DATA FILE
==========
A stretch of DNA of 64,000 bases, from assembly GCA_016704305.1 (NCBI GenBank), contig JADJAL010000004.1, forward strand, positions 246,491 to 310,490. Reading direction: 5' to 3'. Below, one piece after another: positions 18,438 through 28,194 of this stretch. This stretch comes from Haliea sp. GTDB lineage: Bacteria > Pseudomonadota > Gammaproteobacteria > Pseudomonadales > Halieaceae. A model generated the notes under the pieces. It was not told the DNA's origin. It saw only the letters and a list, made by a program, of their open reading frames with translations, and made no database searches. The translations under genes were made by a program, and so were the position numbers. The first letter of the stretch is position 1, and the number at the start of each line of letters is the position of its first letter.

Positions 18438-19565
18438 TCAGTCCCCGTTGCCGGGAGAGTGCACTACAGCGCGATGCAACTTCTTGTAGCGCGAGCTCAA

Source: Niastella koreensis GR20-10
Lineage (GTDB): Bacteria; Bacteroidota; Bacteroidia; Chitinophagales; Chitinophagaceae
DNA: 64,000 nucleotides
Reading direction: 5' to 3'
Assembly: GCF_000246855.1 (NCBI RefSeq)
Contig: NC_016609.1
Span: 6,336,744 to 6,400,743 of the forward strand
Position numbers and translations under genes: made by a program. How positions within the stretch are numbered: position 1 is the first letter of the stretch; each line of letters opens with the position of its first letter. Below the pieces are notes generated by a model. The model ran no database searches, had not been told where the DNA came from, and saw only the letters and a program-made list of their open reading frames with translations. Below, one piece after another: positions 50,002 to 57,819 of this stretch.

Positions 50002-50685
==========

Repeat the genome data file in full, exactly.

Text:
A stretch of DNA of 64,000 bases, from assembly GCA_016704305.1 (NCBI GenBank), contig JADJAL010000004.1, forward strand, positions 246,491 to 310,490. Reading direction: 5' to 3'. Below, one piece after another: positions 18,438 through 28,194 of this stretch. This stretch comes from Haliea sp. GTDB lineage: Bacteria > Pseudomonadota > Gammaproteobacteria > Pseudomonadales > Halieaceae. A model generated the notes under the pieces. It was not told the DNA's origin. It saw only the letters and a list, made by a program, of their open reading frames with translations, and made no database searches. The translations under genes were made by a program, and so were the position numbers. The first letter of the stretch is position 1, and the number at the start of each line of letters is the position of its first letter.

Positions 18438-19565
18438 TCAGTCCCCGTTGCCGGGAGAGTGCACTACAGCGCGATGCAACTTCTTGTAGCGCGAGCTCAA

Source: Niastella koreensis GR20-10
Lineage (GTDB): Bacteria; Bacteroidota; Bacteroidia; Chitinophagales; Chitinophagaceae
DNA: 64,000 nucleotides
Reading direction: 5' to 3'
Assembly: GCF_000246855.1 (NCBI RefSeq)
Contig: NC_016609.1
Span: 6,336,744 to 6,400,743 of the forward strand
Position numbers and translations under genes: made by a program. How positions within the stretch are numbered: position 1 is the first letter of the stretch; each line of letters opens with the position of its first letter. Below the pieces are notes generated by a model. The model ran no database searches, had not been told where the DNA came from, and saw only the letters and a program-made list of their open reading frames with translations. Below, one piece after another: positions 50,002 to 57,819 of this stretch.

Positions 50002-50685